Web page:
Sterling Crashes as UK Economy Contracts
Surprising even the most pessimistic forecasters, data has revealed that the British economy contracted by 0.5% in the three months through December 2010. It should be emphasised that this is only an initial estimate but nonetheless the pound went into a sharp decline in response. Foreign exchange (FX) specialist, Caxton FX, said the figure certainly comes as a shock, particularly after the market forecast was for a 0.5% expansion in the fourth quarter.
Arguments for an interest rate rise will now be receding coyly into the background with the economic recovery grinding to a halt. Unsurprisingly, the pound fell sharply across the board as the numbers were released, dropping in excess of a cent against the US dollar in a matter of minutes.
Duncan Higgins, currency market analyst at Caxton FX, said: “Measuring the economic impact of December’s weather conditions was always going to be tough, but the 0.5% contraction is clearly a staggeringly poor figure. As this is only estimated data we’re not expecting the Bank of England to fully reassess the strength of Britain’s economic recovery at this stage. However, this does mark a substantial step back and could force downward revisions to both 2011 and 2012 economic growth forecasts.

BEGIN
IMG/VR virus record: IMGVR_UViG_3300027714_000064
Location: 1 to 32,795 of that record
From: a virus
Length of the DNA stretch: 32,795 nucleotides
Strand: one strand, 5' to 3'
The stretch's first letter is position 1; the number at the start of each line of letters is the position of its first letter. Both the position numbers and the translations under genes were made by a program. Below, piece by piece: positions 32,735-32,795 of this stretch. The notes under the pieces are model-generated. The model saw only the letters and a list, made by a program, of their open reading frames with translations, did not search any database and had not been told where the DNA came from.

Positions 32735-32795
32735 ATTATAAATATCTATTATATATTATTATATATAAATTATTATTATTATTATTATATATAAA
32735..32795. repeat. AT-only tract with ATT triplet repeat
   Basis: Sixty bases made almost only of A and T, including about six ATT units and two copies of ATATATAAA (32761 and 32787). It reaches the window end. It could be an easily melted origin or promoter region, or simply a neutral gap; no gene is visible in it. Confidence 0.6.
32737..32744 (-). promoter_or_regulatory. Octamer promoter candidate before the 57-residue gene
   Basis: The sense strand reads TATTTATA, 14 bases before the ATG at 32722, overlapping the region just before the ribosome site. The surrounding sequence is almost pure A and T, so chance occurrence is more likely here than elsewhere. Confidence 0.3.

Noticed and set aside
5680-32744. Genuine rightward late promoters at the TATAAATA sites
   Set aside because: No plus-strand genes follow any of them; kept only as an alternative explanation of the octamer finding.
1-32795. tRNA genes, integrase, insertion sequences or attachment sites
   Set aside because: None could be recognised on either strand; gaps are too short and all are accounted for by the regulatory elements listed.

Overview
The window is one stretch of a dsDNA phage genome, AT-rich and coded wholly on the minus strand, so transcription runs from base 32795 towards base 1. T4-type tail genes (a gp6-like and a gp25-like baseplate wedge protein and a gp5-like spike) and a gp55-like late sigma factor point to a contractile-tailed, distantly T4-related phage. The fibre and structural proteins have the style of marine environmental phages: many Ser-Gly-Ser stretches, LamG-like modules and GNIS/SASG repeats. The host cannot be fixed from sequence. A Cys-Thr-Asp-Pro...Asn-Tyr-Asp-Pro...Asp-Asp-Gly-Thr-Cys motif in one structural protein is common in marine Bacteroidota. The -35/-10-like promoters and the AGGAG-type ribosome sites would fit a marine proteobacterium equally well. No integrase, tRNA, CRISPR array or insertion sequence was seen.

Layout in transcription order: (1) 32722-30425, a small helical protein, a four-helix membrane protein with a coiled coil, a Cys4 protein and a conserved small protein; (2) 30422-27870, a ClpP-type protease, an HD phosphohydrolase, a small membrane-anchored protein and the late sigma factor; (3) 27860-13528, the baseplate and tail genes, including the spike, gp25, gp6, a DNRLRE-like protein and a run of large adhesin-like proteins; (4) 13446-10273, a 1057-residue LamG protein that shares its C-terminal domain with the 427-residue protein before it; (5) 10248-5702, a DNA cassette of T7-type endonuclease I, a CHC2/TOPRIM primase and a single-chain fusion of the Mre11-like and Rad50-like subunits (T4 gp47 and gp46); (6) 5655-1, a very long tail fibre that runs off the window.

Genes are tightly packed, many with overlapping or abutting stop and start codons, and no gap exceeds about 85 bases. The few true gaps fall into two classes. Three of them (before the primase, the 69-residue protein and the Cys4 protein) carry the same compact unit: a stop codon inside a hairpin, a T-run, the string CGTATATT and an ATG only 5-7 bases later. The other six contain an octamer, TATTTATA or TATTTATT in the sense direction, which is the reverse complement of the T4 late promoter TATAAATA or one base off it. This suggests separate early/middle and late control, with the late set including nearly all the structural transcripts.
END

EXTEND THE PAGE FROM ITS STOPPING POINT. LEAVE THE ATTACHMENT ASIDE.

“The figure will almost certainly have slashed any expectation of an early interest rate rise. Indeed, the case being made by the dovish voting members of the Monetary Policy Committee has gained credence,” he added.
Certainly the data pushes back sterling’s forecast for a turnaround in trend against the euro. Market focus will now be squarely on the UK economy, particularly as the headlines have been noticeably light on eurozone developments recently. For the short term at least sterling will struggle, with investors unlikely to have the UK economy at the top of their list of countries to park their funds.
Higgins concluded: “Having already been on the back foot in the run up to the release, the pound has crashed in the wake of it. Sterling dropped a cent against the euro and two against the US dollar, with US$1.60 looking like a distant memory.”